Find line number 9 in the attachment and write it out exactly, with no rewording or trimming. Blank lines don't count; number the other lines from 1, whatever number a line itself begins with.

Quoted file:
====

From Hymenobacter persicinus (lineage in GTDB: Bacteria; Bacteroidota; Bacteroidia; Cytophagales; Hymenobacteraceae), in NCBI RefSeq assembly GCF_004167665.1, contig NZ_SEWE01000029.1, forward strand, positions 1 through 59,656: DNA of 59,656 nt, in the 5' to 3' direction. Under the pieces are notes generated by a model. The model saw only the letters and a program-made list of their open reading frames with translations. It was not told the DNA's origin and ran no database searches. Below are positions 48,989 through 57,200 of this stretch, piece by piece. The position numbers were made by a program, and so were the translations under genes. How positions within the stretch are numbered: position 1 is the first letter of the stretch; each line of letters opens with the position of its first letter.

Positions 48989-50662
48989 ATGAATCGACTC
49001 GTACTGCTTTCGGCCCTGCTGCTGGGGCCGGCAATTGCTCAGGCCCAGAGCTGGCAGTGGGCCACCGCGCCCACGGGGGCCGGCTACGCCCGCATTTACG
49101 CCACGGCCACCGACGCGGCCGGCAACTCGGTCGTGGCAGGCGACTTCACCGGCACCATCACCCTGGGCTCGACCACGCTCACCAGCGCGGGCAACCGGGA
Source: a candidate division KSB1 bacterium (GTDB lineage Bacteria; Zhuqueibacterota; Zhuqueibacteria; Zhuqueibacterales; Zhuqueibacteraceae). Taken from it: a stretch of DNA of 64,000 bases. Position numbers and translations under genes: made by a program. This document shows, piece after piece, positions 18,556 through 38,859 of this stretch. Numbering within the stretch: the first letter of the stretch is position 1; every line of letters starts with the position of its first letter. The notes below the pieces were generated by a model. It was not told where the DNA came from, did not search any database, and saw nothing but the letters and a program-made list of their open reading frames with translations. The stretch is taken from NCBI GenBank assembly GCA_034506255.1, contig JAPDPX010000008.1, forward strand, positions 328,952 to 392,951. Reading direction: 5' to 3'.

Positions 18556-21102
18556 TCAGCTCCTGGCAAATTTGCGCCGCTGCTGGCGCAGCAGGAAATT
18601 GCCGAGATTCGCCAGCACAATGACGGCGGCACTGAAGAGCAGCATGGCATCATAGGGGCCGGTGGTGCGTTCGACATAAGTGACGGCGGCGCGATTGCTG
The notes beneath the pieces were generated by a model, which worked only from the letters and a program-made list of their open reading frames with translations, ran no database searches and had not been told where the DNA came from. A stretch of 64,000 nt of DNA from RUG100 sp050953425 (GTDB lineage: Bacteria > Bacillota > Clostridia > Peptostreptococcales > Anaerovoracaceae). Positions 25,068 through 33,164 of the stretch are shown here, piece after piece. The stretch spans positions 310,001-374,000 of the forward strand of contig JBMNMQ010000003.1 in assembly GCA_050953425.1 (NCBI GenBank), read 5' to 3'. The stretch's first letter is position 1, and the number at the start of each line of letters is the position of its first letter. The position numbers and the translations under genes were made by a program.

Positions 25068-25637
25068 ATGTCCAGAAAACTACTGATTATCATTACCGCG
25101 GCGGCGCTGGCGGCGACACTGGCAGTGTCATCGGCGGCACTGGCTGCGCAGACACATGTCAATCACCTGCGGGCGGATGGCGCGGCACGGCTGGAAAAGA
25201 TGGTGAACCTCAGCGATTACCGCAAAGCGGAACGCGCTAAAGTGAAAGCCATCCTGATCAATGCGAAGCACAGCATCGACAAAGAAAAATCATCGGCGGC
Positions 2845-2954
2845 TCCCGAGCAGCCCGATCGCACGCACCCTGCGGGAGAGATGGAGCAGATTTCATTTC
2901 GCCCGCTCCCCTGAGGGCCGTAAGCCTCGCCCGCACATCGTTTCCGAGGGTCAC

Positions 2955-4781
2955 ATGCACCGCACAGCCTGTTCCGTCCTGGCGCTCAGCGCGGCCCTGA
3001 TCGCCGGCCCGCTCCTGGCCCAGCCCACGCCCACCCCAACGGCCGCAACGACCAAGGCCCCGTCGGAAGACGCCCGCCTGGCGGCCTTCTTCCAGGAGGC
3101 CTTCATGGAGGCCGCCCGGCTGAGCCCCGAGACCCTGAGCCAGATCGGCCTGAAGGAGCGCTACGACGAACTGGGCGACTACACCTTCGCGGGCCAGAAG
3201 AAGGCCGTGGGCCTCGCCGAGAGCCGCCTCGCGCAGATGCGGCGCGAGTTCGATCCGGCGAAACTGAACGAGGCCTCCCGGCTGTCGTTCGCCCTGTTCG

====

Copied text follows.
18601 GCCGAGATTCGCCAGCACAATGACGGCGGCACTGAAGAGCAGCATGGCATCATAGGGGCCGGTGGTGCGTTCGACATAAGTGACGGCGGCGCGATTGCTG